Coping With Employee Absence

During the cold months, employee absence and a decline in productivity are common problems for businesses.

There are two issues at hand. The first relates to employees that bolt the doors and lie in bed at the merest hint of a sniffle. The second issue is the dedicated employee who battles through debilitating flu viruses in order to be seen to ‘show up’ every day; unwittingly spreading germs and viruses throughout a confined work environment.

The fear of missing deadlines and accusatory glances from the boss are often enough to prevent some staff members from taking any time off at all.

But eventually, the spread of illness means you’re often left short-staffed and working ‘against the clock.’

Coping With Employee Absence And Sickness

Employee absences can be costly and disruptive to any sized business.

Here are some practical steps you can take to tackle the issue:

Track absences

Identify any patterns and days of absence. Does a particular employee take sickness leave at certain times? Are there any recurring issues that flag a likely absence?


All cases of sickness need to be handled sensitively. Keeping in touch with an absent employee helps maintain lines of communication and provides the support necessary to help employees absent through long-term sickness feel comfortable returning to work.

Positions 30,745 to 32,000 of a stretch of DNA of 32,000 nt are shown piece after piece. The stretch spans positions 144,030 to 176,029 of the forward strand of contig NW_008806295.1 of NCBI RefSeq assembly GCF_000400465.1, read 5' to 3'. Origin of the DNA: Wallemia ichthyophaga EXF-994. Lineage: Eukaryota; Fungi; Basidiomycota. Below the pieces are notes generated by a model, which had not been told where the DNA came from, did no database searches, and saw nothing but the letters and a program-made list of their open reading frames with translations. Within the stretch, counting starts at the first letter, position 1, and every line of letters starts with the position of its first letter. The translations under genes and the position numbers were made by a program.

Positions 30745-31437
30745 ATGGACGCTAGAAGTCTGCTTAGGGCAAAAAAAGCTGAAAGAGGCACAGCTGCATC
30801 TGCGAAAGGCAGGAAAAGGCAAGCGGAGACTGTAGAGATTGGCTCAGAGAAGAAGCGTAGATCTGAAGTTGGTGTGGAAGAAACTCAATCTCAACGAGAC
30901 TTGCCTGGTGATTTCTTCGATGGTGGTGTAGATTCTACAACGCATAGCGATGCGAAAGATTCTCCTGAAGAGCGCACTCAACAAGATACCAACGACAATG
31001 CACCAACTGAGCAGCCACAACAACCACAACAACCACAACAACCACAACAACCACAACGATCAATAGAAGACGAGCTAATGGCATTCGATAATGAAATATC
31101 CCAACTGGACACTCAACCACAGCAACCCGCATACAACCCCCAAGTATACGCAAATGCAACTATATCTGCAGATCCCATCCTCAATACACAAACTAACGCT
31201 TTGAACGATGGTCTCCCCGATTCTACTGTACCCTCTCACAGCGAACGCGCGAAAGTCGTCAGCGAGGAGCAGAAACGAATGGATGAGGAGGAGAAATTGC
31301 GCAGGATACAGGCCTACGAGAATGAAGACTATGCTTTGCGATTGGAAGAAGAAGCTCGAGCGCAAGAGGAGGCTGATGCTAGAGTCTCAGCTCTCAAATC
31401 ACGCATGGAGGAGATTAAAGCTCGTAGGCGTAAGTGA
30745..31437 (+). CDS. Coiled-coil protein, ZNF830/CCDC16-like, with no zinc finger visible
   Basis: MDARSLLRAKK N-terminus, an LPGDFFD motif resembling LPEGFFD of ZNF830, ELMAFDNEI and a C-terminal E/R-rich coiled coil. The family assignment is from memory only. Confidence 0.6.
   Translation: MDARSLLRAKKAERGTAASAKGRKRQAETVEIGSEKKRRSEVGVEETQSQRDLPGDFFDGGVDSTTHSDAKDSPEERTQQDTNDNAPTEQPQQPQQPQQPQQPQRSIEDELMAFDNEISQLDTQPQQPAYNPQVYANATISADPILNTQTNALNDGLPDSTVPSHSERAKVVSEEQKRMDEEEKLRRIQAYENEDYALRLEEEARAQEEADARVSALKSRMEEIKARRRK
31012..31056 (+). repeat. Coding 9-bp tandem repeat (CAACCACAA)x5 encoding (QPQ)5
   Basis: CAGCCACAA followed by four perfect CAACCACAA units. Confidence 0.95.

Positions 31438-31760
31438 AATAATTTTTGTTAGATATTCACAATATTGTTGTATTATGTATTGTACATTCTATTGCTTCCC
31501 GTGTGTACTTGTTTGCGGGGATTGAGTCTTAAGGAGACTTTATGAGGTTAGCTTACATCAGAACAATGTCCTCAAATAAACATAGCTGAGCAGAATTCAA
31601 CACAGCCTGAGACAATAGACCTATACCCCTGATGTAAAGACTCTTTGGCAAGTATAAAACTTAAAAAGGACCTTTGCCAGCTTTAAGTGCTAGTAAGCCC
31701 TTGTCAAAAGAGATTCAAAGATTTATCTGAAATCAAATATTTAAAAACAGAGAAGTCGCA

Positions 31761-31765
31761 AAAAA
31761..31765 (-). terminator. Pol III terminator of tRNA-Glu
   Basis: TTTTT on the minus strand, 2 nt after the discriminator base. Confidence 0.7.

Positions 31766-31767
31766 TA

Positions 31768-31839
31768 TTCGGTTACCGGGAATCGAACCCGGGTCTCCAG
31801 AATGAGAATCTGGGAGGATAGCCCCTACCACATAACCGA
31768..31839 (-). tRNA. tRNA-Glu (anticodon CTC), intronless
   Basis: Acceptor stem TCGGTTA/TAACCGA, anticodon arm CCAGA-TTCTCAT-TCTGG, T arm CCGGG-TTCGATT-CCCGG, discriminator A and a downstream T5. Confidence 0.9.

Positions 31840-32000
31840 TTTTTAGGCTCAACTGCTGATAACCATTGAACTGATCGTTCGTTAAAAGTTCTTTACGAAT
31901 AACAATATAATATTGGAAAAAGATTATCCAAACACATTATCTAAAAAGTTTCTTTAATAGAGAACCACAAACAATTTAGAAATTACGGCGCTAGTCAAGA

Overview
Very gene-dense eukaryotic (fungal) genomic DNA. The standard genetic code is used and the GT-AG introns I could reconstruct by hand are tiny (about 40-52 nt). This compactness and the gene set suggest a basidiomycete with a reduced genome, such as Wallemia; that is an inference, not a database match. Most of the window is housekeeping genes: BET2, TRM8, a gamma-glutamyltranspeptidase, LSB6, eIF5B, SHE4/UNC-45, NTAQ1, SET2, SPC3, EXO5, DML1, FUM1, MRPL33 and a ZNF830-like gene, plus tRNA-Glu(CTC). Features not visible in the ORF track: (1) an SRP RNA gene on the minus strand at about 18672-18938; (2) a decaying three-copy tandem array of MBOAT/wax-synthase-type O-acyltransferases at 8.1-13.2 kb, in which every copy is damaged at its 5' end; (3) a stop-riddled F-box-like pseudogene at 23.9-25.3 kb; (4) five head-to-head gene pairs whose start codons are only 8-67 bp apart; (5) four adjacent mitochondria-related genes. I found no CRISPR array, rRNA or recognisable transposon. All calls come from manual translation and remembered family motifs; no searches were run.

Culture and policy

Your staff should be clearly informed of your sickness policy and you must keep up-to-date records.

A supportive environment means that employees are less likely to feel they cannot take absence when genuinely unwell, and clearly communicated policies mean they are less likely to take unwarranted leave.

It is also prudent to carry out back to work interviews after a period of absence in order to support the employee and help identify any potential issues.

It is also worth considering checking a prospective employee’s sickness record with their previous employer, or, if necessary, you could implement your own internal medical examination as part of your recruitment process.

Employee absence can have serious implications for a small business. But if you have a plan in place to deal it, you will minimize its impact. Building a relationship with a trusted recruitment company can help maintain productivity and cover any last minute emergencies.

As always, if you have any doubt about your legal responsibilities, it is recommended you seek professional legal advice.